It is traditional to give children coinage, called Hanukkah gelt, on Hanukkah. The practice derives from the coins that were stamped by the Hasmoneans to commemorate their victory over the Greek Empire. As an alternative or complement to gift-giving, here’s a way the guilt of gelt can be transformed through the mitzvah of learned giving.

  • Obtain a pushkah, a small donation container also known as a tzedakah box, for your home. You can make one from a coffee can by putting a hole in the lid or buy or fashion one of beauty; Judaica shops and catalogues carry many types.
  • Encourage everyone in your family to regularly drop funds into the pushkah – money found in the pockets in the wash, extra deposits when you feel especially blessed, or in honor of someone’s memory or healing.
  • On one of the nights of Hanukkah, open all of the tzedakah boxes in the house and count the money. Announce the total and give the following assignment for another night of Hanukkah: “Please bring a clipping about a cause you believe needs funding. Try to obtain a copy of the financial statement and program report of that organization; these are often online. Even better, visit the institutions associated with this cause if you can and report on what you see and learn. You will be the advocate for your cause. Also, bring three blank checks with you, just in case someone’s presentation compels more than we have to allocate.”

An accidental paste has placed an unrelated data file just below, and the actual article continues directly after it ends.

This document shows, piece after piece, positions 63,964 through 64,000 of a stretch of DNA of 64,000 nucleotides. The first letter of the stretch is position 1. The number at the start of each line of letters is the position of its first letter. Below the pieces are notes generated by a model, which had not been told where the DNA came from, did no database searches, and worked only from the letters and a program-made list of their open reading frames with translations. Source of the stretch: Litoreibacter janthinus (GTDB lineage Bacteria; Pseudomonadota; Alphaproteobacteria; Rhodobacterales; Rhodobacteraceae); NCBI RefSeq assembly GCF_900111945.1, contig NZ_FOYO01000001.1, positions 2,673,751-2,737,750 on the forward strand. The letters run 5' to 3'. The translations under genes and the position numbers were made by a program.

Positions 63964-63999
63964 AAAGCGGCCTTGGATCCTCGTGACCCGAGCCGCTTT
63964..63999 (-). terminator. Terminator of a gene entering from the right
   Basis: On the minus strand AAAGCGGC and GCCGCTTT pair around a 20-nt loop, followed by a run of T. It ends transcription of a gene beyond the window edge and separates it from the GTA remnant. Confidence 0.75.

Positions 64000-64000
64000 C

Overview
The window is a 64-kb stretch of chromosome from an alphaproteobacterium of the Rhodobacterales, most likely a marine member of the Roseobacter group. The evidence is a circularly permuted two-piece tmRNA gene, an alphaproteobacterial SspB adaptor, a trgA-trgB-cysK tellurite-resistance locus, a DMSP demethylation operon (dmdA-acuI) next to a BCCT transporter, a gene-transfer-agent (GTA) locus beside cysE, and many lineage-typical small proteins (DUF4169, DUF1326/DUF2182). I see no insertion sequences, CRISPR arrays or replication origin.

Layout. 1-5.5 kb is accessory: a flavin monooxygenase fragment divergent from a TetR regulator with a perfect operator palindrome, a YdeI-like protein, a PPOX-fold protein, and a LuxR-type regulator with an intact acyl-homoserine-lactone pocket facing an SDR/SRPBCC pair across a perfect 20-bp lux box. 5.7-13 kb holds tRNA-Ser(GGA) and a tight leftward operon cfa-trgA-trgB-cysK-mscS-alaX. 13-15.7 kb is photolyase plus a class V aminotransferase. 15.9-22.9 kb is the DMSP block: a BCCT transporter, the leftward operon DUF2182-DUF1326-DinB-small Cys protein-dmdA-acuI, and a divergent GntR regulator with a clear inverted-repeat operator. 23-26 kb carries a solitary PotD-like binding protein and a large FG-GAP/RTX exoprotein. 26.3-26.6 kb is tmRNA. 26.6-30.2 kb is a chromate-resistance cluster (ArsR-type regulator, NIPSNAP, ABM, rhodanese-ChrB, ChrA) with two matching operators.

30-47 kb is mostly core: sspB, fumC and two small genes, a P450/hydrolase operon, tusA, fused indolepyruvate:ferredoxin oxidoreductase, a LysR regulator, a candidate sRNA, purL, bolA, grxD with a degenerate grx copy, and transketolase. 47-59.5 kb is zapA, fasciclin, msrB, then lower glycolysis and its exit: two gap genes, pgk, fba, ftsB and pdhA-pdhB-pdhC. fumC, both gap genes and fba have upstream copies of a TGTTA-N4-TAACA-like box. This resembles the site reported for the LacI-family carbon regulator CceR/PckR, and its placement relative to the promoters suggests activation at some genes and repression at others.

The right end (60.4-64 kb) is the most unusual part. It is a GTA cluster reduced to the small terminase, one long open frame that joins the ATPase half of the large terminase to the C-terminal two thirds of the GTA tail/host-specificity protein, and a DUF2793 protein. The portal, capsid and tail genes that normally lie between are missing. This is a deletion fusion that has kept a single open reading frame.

• On the day of your “Gelt Gathering” ask each person to present his or her cause, research, and analysis. For each cause, go around the table and invite questions, thoughts, ideas from all present. Ask each person to anonymously write down the percentage of the tzedakah money he or she recommends be allocated to each cause. Hand the results to one person, who will tally them for averages and place the tzedakah money in piles with a note indicating the amount and percentage going to each cause. One person will then write a check in those amounts for each cause and take the money for personal deposit.
  • Now, set out envelopes labeled for each cause and ask those present to take out the three checks they’ve brought and decide to which causes they want to add funds. Once they’ve decided, place their checks in the appropriate envelopes. Some may want to enclose a note dedicating the donations in memory of a particular person. Seal and mail the envelopes. Now, remind those present to follow their cause – an advocate is a powerful and precious asset to a nonprofit.

To fund a change in the world
in the name of another
is to fulfill two mitzvot:
zahor, sacred memory, and tzedakah,
the just sharing of your resources.

Goldie Milgram in Meaning & Mitzvah